As Christians, this is the God we receive. The bleeding one, misunderstood, judged, put into annihilation for nothing less than the truth. Like the long-ago disciples, we still look for the conquering God who sets up a kingdom among us. What we find is the God who suffers at our hands. Suffering may never make sense, but God is not indifferent. Christianity tells us that we do not suffer alone – God is present in our bleeding, aching, throbbing. We are not abandoned. Not forgotten. We are carved in the palm of God’s hand. We are unforgettable…

I have discovered a God I can joyfully welcome even though God is pure and absolute Stranger to me… the Divine who simultaneously bewilders and beguiles.

So the writer of First Peter tells his friends, “Don’t be surprised at the fiery ordeal that is taking place among you…, as though something strange were happening to you… (Y)ou are sharing Christ’s sufferings…  Cast all your anxiety on him, because he cares for you.” Remain steadfast, he says, “for you know that your brothers and sisters in all the world are undergoing the same kind of suffering.” Yet still, you can hope. Sure, “It’s not for you to know,” Jesus tells us. But we can hope.

[i] Lonni Collins Pratt with Father Daniel Homan, OSB, Radical Hospitality, Benedict’s Way of Love, Paraclete Press, Brewster, MA, 2011. The quotes throughout this sermon are from chapter 11, Calling a Truce – Hospitality Toward God.

Saturday, May 24, 2014

She Became the Face of God

She Became the Face of God

Sermon preached by the Rev. Lowell E. Grisham, Rector
St. Paul's Episcopal Church, Fayetteville, Arkansas
May 25, 2014; 6 Easter, Year A
Episcopal Revised Common Lectionary

(John 14:15-21)  Jesus said to his disciples, "If you love me, you will keep my commandments. And I will ask the Father, and he will give you another Advocate, to be with you forever. This is the Spirit of truth, whom the world cannot receive, because it neither sees him nor knows him. You know him, because he abides with you, and he will be in you.

"I will not leave you orphaned; I am coming to you. In a little while the world will no longer see me, but you will see me; because I live, you also will live. On that day you will know that I am in my Father, and you in me, and I in you. They who have my commandments and keep them are those who love me; and those who love me will be loved by my Father, and I will love them and reveal myself to them."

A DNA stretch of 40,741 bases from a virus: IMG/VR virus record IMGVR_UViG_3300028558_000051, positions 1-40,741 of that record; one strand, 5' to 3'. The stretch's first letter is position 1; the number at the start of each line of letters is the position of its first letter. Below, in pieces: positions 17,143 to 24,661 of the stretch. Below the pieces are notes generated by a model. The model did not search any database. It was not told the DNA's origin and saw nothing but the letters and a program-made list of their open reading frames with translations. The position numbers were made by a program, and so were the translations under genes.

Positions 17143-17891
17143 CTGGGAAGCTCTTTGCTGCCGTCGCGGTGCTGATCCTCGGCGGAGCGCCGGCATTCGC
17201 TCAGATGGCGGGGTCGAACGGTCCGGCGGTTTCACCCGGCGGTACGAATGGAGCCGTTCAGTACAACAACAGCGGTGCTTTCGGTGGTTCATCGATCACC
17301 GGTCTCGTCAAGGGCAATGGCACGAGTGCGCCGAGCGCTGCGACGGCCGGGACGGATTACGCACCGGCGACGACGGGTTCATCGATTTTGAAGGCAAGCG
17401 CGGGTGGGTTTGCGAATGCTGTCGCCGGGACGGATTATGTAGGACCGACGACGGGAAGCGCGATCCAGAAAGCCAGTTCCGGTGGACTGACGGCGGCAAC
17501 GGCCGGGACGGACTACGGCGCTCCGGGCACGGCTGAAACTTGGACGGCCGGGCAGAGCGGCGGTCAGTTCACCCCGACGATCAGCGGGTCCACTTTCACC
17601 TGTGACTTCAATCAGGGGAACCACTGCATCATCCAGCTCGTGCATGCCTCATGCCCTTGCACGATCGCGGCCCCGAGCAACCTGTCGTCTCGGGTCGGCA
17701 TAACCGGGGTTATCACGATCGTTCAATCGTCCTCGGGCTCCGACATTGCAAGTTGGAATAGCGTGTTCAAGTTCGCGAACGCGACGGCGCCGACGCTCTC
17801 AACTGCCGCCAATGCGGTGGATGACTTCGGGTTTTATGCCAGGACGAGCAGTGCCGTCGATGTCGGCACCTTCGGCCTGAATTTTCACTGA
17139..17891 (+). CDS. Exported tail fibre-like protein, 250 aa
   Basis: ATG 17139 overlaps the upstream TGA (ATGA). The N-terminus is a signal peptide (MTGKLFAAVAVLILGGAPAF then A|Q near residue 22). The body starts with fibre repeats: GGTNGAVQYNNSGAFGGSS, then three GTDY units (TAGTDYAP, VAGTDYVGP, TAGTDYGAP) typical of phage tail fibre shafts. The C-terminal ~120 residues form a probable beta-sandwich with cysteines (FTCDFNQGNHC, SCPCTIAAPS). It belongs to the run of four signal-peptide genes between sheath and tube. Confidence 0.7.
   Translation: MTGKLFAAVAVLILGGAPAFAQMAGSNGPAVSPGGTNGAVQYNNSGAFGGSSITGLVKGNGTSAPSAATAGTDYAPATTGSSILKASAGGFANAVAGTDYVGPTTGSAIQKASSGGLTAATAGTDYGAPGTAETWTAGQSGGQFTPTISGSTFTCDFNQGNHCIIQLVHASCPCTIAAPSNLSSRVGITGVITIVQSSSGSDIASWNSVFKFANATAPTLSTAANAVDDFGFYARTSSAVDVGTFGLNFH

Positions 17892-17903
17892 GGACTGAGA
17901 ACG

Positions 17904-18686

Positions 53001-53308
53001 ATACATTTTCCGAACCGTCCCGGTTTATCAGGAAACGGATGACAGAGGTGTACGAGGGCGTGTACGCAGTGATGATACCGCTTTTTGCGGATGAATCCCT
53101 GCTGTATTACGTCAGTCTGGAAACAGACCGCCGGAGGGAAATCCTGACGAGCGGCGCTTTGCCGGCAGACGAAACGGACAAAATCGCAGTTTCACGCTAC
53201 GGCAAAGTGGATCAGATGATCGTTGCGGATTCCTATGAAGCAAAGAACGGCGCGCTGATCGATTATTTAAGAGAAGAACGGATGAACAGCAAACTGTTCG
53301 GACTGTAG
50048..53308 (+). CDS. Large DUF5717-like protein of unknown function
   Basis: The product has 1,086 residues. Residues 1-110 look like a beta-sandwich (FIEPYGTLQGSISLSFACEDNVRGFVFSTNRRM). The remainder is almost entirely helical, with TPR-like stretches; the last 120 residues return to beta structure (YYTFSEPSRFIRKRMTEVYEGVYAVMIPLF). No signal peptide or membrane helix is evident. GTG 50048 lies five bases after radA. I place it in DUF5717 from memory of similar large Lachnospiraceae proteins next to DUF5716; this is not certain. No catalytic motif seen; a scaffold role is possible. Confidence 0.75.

Jesus had just finished giving his disciples the new commandment – “Love one another.” Then tells his friends, “If you love me, you will keep my commandments.” So in this tense, dramatic moment, in the evening before his death, when everyone is so anxious, so afraid about what will happen to him – the one they love so much, the one they love more than anyone they’ve ever known, the one who has loved and nurtured and healed them – Jesus tells them simply, “If you love me, …love one another.”

I’m leaving, he tells them. But you will see me, because I live. I will live in the divine love which cannot die. I will send you that love, the Advocate/the Spirit, to abide with you. Abide in the Spirit of love and I will be in you. Keep loving me, and love one another, and you will see God’s Spirit revealed among you.

Lonni Collins Pratt is the author of a fine little book that we’ve used for one of our spiritual formation classes; it’s titled Radical Hospitality: Benedict’s Way of Love. She tells a story of abiding love which revealed God to her in an ominous period in her life. Lonni’s was twenty, and her first child Angie was dying of cancer. At four-and-a-half months little Angela had a tumor on her shoulder. Six months later she was close to death.